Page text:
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ADO and Ko Verzuu (1901-71)

ADO: toys that began as occupational therapy

The Sanatorium Berg en Bosch was a facility for tuberculosis sufferers that opened in 1920 on the outskirts of Apeldoorn. The sanatorium organised woodworking sessions as occupational therapy for patients in the final stages of recovery as preparation for their return to society. The ADO series of toys emerged when the occupational therapy sessions were spun off into a dedicated company in 1925, with designer Ko Verzuu, who was also an expert in art, appointed to take charge. Under his supervision and using his designs, patients fabricated the toys for the ADO series. The name ADO originally stood for Arbeid door Onvolwaardigen (meaning “work by the handicapped”), and the patients were paid for their work, so that the therapy assisted their return to society as well as contributing to their recovery. ADO therefore provided social practice through toy-making.

Toys loved throughout the Netherlands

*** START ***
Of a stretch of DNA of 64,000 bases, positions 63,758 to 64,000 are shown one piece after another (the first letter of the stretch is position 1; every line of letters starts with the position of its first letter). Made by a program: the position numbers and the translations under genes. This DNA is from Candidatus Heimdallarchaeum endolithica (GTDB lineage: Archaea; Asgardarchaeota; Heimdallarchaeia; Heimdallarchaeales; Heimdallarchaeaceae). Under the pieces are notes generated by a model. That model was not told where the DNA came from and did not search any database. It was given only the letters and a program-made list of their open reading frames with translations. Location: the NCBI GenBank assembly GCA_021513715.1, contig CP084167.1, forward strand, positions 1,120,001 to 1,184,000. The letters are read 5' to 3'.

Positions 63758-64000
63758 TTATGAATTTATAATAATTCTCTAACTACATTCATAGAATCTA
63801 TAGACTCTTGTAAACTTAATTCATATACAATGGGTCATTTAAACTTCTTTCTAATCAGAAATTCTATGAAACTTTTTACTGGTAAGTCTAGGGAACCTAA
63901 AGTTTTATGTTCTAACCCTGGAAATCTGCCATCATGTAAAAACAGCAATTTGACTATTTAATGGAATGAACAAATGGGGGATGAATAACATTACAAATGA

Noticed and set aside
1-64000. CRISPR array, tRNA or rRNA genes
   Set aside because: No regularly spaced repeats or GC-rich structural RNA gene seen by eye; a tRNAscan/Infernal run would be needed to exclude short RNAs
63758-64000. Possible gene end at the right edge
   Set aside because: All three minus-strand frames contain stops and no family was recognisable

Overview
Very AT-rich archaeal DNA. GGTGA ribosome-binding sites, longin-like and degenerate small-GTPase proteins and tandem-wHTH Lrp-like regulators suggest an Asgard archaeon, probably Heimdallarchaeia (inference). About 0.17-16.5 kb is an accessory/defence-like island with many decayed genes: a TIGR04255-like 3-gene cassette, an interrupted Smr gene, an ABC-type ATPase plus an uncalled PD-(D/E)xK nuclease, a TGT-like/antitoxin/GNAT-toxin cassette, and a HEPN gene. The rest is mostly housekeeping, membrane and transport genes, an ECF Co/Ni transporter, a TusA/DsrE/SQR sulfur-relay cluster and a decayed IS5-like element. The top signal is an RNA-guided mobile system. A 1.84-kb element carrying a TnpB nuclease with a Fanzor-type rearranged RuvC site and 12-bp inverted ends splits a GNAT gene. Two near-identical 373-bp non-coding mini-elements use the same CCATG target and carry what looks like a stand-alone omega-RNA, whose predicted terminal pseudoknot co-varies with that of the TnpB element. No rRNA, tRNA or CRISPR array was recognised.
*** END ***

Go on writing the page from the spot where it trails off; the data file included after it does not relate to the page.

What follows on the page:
Verzuu was familiar with the new approaches of pedagogy. He wanted the toys produced by ADO to help children to develop aesthetic abilities and stretch their imaginations. According to Verzuu, “The actual form of the toy should indicate, with simplicity and clarity, the essence of the object. Only then will children be able to engage in their imaginative play, using their toys to their hearts’ desire.” Observing contemporary architecture and design, he was influenced by Rietveld and other Dutch furniture designers. Under his supervision, ADO toys gained a reputation for their modern designs, robust construction, colours suitable for children, and for their educational value. As a result, these toys were appreciated and came to be loved by children throughout the Netherlands.

Ko Verzuu, ADO "Furniture trailer", c.1953, Collection CODA Apeldoorn
Copyright CODA / Gerhard Witteveen
Ko Verzuu, ADO "Shop (small)", 1932, Collection CODA Apeldoorn
Copyright CODA / Gerhard Witteveen
Ko Verzuu, ADO "Stone industry trailer", 1932, Collection CODA Apeldoorn
Copyright CODA / Gerhard Witteveen